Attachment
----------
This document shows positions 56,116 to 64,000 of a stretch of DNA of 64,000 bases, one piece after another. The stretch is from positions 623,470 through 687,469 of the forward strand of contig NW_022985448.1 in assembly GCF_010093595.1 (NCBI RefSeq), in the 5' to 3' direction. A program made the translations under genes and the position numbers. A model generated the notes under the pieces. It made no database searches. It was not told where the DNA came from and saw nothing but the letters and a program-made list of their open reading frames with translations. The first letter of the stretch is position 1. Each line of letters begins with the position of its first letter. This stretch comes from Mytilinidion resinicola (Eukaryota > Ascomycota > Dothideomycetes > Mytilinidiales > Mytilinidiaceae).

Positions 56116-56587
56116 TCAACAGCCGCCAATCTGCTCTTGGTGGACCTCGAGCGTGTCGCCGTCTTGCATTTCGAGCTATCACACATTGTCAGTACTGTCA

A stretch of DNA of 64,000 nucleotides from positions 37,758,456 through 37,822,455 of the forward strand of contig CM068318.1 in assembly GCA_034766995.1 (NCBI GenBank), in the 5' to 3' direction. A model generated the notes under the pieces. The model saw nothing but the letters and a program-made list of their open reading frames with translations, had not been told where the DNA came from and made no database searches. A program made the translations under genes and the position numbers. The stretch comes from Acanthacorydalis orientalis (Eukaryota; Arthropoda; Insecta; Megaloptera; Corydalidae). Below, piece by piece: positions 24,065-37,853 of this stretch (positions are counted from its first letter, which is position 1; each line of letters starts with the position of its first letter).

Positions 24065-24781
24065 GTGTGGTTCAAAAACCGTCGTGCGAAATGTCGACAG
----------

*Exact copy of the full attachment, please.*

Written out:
This document shows positions 56,116 to 64,000 of a stretch of DNA of 64,000 bases, one piece after another. The stretch is from positions 623,470 through 687,469 of the forward strand of contig NW_022985448.1 in assembly GCF_010093595.1 (NCBI RefSeq), in the 5' to 3' direction. A program made the translations under genes and the position numbers. A model generated the notes under the pieces. It made no database searches. It was not told where the DNA came from and saw nothing but the letters and a program-made list of their open reading frames with translations. The first letter of the stretch is position 1. Each line of letters begins with the position of its first letter. This stretch comes from Mytilinidion resinicola (Eukaryota > Ascomycota > Dothideomycetes > Mytilinidiales > Mytilinidiaceae).

Positions 56116-56587
56116 TCAACAGCCGCCAATCTGCTCTTGGTGGACCTCGAGCGTGTCGCCGTCTTGCATTTCGAGCTATCACACATTGTCAGTACTGTCA

A stretch of DNA of 64,000 nucleotides from positions 37,758,456 through 37,822,455 of the forward strand of contig CM068318.1 in assembly GCA_034766995.1 (NCBI GenBank), in the 5' to 3' direction. A model generated the notes under the pieces. The model saw nothing but the letters and a program-made list of their open reading frames with translations, had not been told where the DNA came from and made no database searches. A program made the translations under genes and the position numbers. The stretch comes from Acanthacorydalis orientalis (Eukaryota; Arthropoda; Insecta; Megaloptera; Corydalidae). Below, piece by piece: positions 24,065-37,853 of this stretch (positions are counted from its first letter, which is position 1; each line of letters starts with the position of its first letter).

Positions 24065-24781
24065 GTGTGGTTCAAAAACCGTCGTGCGAAATGTCGACAG